(JTA) — Bentzion Coopertstock was a father of 11 children, but they weren’t the only ones who knew him as abba.
Cooperstock was well-known as the abba (Hebrew for “father”) of Meron, the northern Israeli city where thousands of pilgrims gather every year to celebrate the end of a plague that killed thousands of Jews in the second century. Cooperstock would spend considerable sums feeding the crowds at the grave of Rabbi Shimon bar Yochai. According to Yeshiva World News, Cooperstock also installed a “kohanim balcony” at the site, enabling the descendants of the Jewish priestly class — normally barred from entering a cemetery — to participate in communal prayers at the graveside.
Coopertstock collapsed in the evening of April 4 and died overnight of the coronavirus. He was 63.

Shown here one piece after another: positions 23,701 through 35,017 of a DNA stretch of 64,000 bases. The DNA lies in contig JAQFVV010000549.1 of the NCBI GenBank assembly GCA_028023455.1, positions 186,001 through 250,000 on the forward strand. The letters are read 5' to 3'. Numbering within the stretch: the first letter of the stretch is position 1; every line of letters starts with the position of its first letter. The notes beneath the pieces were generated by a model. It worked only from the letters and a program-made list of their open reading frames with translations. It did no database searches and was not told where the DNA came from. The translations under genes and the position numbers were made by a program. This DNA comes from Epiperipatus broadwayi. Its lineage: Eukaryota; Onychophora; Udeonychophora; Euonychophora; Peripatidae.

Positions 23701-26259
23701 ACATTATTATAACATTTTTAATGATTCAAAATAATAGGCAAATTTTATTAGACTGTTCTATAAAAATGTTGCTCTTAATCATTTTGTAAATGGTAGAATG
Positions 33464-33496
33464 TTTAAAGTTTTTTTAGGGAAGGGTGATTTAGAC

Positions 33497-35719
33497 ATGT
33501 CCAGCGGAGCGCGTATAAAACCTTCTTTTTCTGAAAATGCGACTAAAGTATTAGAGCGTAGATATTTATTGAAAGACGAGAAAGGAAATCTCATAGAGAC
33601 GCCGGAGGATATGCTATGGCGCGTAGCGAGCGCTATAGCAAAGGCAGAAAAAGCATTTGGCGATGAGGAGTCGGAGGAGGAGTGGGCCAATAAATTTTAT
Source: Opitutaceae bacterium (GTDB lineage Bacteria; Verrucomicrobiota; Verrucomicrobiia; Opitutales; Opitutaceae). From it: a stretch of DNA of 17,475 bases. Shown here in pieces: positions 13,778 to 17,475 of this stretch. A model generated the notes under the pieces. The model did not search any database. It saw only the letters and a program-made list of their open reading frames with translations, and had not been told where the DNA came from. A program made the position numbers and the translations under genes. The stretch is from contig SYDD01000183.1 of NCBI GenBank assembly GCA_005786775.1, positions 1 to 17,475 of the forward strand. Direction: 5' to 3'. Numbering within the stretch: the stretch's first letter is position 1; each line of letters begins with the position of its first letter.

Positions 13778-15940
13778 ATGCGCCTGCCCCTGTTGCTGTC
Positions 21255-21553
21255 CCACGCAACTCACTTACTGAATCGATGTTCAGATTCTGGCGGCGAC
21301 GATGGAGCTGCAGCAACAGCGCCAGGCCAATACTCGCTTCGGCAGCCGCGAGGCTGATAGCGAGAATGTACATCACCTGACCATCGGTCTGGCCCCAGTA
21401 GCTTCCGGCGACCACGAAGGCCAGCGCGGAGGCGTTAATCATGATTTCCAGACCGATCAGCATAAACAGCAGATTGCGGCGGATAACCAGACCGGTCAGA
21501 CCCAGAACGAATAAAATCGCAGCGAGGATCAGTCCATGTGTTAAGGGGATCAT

Cooperstock was buried the following day at Jerusalem’s Har HaMenuchot cemetery.
The head of a religious girls’ school in Jerusalem, Cooperstock dismissed concerns that he was falling into debt supporting his various activities, countering that such considerations could not stop what he considered holy work.
He was “a man of vigorous kindness who dealt with the needs of the community of believers,” tweeted Aryeh Erlich, an editor of the magazine Mishpacha. “How sad and symbolic is it that he died while the grave of Rabbi Shimon bar Yochai is closed and bolted shut. Father, have mercy.”
His widow and children attended his funeral with a small group of mourners, all of whom stood at at a distance of several feet in accordance with Israeli government guidelines, Arutz Sheva reported. Video and photos published by the Behadrei Haredim website show members of one of Jerusalem’s burial societies rolling his body on a gurney through an almost deserted square.